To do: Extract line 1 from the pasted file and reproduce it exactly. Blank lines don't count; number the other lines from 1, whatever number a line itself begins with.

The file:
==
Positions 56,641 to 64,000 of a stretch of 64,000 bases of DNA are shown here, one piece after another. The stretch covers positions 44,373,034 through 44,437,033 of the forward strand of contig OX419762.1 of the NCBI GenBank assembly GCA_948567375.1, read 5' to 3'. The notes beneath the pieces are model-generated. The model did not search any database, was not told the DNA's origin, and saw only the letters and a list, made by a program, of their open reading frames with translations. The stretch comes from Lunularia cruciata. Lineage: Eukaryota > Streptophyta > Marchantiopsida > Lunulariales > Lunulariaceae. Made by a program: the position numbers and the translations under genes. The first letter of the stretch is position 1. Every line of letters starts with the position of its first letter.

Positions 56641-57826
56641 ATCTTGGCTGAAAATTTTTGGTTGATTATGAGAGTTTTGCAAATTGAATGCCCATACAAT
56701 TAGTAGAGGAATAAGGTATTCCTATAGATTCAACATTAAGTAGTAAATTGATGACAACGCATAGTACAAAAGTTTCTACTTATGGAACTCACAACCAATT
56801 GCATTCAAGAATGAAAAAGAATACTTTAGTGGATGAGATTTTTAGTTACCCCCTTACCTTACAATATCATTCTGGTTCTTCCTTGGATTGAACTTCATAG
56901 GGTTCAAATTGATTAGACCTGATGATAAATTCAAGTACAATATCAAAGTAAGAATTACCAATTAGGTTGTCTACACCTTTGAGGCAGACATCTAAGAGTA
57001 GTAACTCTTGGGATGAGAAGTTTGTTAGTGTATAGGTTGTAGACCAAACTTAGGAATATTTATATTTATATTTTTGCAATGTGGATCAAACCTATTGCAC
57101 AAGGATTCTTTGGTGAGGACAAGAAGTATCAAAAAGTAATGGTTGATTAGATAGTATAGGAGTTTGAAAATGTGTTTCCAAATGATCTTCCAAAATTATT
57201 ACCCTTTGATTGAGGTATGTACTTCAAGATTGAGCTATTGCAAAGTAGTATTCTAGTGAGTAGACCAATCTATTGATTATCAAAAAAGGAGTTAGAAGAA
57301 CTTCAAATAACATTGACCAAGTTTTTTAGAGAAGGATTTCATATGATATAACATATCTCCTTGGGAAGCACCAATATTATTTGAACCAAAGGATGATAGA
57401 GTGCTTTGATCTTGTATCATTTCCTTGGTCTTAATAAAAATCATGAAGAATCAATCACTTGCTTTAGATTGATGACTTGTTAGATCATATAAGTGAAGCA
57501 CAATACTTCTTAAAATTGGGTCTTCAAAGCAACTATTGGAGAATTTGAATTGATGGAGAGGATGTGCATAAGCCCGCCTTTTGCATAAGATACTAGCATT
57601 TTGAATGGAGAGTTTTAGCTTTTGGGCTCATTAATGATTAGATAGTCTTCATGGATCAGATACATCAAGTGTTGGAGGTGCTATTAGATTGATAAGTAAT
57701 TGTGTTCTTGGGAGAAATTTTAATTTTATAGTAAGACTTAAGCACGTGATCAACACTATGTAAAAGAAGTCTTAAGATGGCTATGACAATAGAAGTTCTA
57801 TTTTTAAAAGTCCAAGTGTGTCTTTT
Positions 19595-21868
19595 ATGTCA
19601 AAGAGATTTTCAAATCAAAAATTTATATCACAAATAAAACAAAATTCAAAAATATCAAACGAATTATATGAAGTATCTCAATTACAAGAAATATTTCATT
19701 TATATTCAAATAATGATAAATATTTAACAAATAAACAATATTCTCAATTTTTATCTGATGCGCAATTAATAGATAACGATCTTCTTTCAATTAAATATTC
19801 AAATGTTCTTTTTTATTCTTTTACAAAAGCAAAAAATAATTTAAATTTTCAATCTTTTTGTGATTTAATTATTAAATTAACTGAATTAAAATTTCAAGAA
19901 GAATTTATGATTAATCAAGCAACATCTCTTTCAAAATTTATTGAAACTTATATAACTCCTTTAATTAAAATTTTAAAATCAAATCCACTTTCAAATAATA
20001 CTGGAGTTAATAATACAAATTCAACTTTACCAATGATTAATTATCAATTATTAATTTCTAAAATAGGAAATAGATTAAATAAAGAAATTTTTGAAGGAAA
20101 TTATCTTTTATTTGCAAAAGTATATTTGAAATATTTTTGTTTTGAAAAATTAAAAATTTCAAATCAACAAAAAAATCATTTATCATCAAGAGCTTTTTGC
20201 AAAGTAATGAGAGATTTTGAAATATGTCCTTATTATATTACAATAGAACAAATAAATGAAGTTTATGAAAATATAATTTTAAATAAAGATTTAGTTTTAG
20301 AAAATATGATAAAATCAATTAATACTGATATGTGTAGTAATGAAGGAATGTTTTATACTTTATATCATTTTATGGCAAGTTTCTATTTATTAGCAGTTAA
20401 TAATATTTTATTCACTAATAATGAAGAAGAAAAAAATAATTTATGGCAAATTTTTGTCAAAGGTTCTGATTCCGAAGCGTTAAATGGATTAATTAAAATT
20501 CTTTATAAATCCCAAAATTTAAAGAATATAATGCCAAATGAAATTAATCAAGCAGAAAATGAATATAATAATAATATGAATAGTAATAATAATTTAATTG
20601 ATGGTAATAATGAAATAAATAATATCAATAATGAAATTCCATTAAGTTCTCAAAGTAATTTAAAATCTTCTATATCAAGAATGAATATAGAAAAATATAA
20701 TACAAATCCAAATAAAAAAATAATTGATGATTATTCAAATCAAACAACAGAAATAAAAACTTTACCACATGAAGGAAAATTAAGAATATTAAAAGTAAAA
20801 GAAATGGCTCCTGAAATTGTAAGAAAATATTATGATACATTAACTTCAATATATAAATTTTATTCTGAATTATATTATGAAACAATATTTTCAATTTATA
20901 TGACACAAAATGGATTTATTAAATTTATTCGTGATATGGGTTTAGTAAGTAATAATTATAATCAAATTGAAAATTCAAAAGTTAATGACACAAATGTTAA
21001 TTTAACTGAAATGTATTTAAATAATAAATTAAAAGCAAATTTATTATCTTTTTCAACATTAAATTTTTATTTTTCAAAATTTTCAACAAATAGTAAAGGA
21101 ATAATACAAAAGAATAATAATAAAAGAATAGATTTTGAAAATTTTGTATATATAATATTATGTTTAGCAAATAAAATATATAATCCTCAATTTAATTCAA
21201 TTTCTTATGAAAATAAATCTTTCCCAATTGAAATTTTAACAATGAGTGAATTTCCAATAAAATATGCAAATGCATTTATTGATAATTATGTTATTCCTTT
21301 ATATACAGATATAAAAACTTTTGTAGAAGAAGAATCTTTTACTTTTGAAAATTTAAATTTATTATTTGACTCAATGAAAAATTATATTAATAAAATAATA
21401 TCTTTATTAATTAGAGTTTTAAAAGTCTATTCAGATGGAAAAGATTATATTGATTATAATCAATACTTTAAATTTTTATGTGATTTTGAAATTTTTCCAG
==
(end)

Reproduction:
Positions 56,641 to 64,000 of a stretch of 64,000 bases of DNA are shown here, one piece after another. The stretch covers positions 44,373,034 through 44,437,033 of the forward strand of contig OX419762.1 of the NCBI GenBank assembly GCA_948567375.1, read 5' to 3'. The notes beneath the pieces are model-generated. The model did not search any database, was not told the DNA's origin, and saw only the letters and a list, made by a program, of their open reading frames with translations. The stretch comes from Lunularia cruciata. Lineage: Eukaryota > Streptophyta > Marchantiopsida > Lunulariales > Lunulariaceae. Made by a program: the position numbers and the translations under genes. The first letter of the stretch is position 1. Every line of letters starts with the position of its first letter.